In his own family life, Ray was something of a disaster, three marriages, four daughters and one of those was born to a woman he didn’t marry (Chrissie Hynde of The Pretenders). In interviews, this is occasionally brought up to him and he plainly has struggled to be a regular dad to any of them; one gets the impression he saw them at Christmas and not much else. Given that he was so upset that his own sister, Rosy, moved to Australia (see the songs ‘Rosy Won’t You Please Come Home’ and ‘Australia’), ironically at least one of his daughters lives abroad. The difficult realisation perhaps is that the 2.4 life is not for everyone and certainly was never going to be for someone with an artistic soul like Ray. In one interview, he talks about shutting himself in for three weeks and watching old movies alone. Whatever that desire is, I get it. I see many other men who get it too.

However, I think there is something else here that is quite difficult to pin down. Our society, which is straightforwardly bourgeois, has at its heart a paradox. It preaches individualism – you can be whatever you want to be – but then it gives some strict guidelines and what amounts to a set of railroads for what exactly ‘whatever’ is. In the vision of Tony Blair, whatever is getting an education, a good degree, going into a corporate career of some sort and then reproducing this in your own kids. What is sold as individualism is, in fact, a kind of crushing conformity since the routes are all laid out for you. To me it is not any great mystery why these pre-planned ‘routes’ are dominated by women driven by social acceptance and why risk-taking men who ‘think differently’ end up getting thrown out of them. Despite what conservatives claim about the denigration of the family, I would say most women still see it as an aspiration from which they have been largely priced out. The layer of ‘diversity’ and ‘LGBT’ on-top of corporate individualism is simply the bland formalisation and standardisation of something that was once counter-cultural to the level of a HR poster. However much your blue-haired lesbian stood out in 1965, she does not stand out at all today. She has been consumed into the mainstream and thereby stripped of any inherent quality. Fat lesbian blue-hair girl is the same as camp gay guy is the same as soy-mouth Nintendo guy is the same as any number of other pre-made ‘off-the-shelf’ personalities that are foisted onto people. Ultimately there is only one personality on offer: ‘I belong to this’. Your Pride t-shirt, your Star Wars toy, your football shirt, whatever else, are ways of saying ‘I am a product of this regime and I am happy with that. Amen. So be it.’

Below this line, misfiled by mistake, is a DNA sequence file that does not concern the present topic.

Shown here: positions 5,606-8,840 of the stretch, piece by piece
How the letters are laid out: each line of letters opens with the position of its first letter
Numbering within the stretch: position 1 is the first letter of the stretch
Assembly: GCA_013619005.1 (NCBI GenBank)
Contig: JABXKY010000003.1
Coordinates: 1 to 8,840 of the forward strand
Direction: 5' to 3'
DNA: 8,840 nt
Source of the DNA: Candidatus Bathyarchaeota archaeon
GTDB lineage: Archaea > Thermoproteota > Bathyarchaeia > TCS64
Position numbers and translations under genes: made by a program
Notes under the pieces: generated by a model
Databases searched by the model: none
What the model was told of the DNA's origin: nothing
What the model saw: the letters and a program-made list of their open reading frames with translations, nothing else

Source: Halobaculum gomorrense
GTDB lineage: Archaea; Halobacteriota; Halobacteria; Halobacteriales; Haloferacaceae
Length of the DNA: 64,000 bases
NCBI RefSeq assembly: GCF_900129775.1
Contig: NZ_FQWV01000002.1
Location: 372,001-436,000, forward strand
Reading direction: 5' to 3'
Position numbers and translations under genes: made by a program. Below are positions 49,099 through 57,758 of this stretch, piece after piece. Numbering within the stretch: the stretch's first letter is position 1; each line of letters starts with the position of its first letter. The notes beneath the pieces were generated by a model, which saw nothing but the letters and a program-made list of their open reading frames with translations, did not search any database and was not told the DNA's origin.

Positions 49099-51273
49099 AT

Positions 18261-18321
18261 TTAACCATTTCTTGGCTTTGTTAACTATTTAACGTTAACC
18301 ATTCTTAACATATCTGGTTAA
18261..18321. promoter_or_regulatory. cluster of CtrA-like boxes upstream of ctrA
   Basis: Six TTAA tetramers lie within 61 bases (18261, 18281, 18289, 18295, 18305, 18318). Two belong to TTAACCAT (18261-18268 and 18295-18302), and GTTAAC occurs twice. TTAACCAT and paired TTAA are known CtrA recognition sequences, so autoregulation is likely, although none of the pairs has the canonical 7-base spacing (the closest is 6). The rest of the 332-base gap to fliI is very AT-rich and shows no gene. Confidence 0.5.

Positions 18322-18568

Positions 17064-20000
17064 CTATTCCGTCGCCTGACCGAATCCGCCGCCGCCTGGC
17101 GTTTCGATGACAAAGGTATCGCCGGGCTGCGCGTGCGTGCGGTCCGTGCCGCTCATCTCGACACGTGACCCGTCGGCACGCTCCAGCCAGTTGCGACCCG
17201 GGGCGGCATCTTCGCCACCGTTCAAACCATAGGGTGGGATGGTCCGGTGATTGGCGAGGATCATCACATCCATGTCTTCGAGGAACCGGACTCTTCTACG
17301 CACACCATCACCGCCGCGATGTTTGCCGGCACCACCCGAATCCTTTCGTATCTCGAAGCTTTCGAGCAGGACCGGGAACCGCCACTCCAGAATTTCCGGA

Liberal democracy drives always towards standardisation and ‘one-size-fits-all’. When I take my little one out to theme parks and things, I notice that any space designed ‘for families’ is subject to a relentless levelling whereby ‘you’ as ‘dad’ exist in a sea of faceless ‘parents’ – an ant, a pure mass man – whose sole job it is to play the allotted role. Here all differentiation dies. The internal world of the theme park is almost pure communism. There is no room to register anything else. This is also marked in corporate made-by-rote Pixar and Pixar-lite fodder where the film is punctuated by ‘references for adults’, this bit is where you laugh, this bit is where you cry, this bit is where you get the toy for your kid and so on. I’m an individual too! I laughed at that bit too! I got that reference to that other corporate film too! I like that quirky side character too! We can all be individuals individually together rejoicing at the Pixar-lite movie rejecting ‘conformity’ and telling us we can be our best selves! Yes! I too am Moana!